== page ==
Week in research: IPTV subscriptions slow in 2012; webchat popular contact center option

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IPTV slows down: The two largest U.S. IPTV players, Verizon (NYSE: VZ) and AT&T (NYSE: T), saw a combined 14 percent drop in IPTV subscribers in 2012, according to IHS. However, the decline appears to be somewhat lopsided. Verizon contributed the most to the lower number of subscribers for the year, since it suspended new deployments of FiOS, adding 553,000 video subscribers last year, a 13.3 percent decline. AT&T, by contrast, added 723,000 video subs for the year, down 7.3 percent compared to 2011. "The disruption caused by Hurricane Sandy may have slowed FiOS's progress," said Erik Brannon, senior analyst for television research at IHS. "However, the major reason for the deceleration is that FiOS is largely finished expanding its footprint into new geographic areas of the United States. FiOS's penetration is significantly higher than that of U-verse, causing long-term growth to slow for Verizon's IPTV service." Release

IHS IPTV subscribers 2012

Webchat rules in contact centers: Webchat is at least as effective as a phone call when it comes to helping customers, a new study by BT (NYSE: BT) found. In a survey of six BT call centers located in the UK and India, researchers found that the webchat option is increasingly being used--and that 88 percent of its "advisors" (customer service personnel) like webchat as a service option. "We found that webchat is considered to be an equivalent and often superior method of working compared to calls," said Nicola Millard, customer experience futurologist at BT Global Services. "Webchat also sits comfortably alongside social media, as it allows organizations to draw customers into a more private dialogue, where they can discuss personal details and specific issues in a one-to-one channel." Release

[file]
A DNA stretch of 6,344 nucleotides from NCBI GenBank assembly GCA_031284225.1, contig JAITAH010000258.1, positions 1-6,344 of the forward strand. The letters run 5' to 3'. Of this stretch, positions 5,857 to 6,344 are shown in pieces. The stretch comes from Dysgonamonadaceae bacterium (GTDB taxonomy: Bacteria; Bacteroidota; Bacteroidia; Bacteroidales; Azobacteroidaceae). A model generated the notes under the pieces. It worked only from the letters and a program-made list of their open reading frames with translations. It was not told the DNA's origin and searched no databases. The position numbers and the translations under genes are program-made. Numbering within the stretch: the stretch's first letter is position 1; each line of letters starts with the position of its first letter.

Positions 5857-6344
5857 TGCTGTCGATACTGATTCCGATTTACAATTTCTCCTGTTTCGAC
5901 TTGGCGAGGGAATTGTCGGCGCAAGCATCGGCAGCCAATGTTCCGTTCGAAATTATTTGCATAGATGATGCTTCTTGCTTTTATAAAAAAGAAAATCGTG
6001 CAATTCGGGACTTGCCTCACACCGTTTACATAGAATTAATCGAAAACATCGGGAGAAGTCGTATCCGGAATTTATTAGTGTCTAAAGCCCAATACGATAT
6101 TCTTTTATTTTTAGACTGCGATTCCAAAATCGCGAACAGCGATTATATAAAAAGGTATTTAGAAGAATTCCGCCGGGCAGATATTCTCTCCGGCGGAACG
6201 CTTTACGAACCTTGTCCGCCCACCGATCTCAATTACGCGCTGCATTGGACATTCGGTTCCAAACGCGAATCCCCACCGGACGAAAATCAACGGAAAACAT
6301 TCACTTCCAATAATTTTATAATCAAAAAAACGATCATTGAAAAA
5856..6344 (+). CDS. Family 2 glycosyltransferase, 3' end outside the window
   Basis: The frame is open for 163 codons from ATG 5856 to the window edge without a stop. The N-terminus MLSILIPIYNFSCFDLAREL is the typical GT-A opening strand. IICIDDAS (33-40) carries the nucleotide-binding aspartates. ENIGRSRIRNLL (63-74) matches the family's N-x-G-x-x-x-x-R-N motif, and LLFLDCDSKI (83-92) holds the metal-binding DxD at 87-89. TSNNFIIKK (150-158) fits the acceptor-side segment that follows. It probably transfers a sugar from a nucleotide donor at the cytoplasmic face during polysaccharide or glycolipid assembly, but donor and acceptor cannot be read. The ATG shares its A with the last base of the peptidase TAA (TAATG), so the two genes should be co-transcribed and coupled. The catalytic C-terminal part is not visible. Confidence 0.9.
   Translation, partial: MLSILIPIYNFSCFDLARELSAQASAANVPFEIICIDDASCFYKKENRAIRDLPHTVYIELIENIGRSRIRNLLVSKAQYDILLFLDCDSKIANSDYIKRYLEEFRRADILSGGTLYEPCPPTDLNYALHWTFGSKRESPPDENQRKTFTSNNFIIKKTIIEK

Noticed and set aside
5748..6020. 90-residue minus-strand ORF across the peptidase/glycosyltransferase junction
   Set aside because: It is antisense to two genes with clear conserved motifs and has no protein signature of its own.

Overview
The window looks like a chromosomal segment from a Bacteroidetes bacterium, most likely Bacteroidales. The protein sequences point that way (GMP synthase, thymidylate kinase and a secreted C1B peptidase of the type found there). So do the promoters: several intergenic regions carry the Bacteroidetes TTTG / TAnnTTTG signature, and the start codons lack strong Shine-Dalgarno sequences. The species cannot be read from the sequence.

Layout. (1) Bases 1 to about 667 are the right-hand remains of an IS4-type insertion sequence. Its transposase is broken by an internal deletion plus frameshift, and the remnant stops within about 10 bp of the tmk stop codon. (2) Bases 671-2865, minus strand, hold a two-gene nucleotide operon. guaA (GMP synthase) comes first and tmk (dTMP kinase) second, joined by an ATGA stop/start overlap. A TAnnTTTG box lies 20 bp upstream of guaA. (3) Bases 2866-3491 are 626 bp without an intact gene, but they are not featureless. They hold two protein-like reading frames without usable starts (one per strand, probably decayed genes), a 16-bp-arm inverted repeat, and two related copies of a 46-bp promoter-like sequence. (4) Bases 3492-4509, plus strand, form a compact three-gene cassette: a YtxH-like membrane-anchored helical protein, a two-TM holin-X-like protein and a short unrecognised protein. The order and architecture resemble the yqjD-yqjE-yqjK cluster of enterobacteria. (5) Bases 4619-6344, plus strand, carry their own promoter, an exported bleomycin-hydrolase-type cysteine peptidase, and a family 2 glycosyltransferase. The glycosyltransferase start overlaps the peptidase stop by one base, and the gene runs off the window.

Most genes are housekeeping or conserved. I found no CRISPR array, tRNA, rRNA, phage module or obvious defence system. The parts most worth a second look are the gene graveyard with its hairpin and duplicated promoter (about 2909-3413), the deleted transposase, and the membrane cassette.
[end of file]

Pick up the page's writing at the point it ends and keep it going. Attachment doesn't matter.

UCaaS disrupts business voice: Cloud UC may disrupt traditional business voice services, a Synergy Research study suggests. The UCaaS (Unified Communications as a Service) market makes up less than 1 percent of the current business voice market but is forecast to grow 76 percent per year over the next five years. Business VoIP providers including 8x8 (Nasdaq: EGHT), RingCentral, ShoreTel and West IP are already staking their claims in the market, accounting for 45 percent of UCaaS subscribers worldwide. Traditional telcos aren't asleep at the wheel, however. "While the newcomers have the chance to exploit their early leader advantage, I fully expect telcos to aggressively target UCaaS opportunities in the near term," said Jeremy Duke, Synergy Research Group's founder and chief analyst. "Enterprise voice and UC technology vendors will also have to move swiftly if they wish to exploit this market disruption." Release

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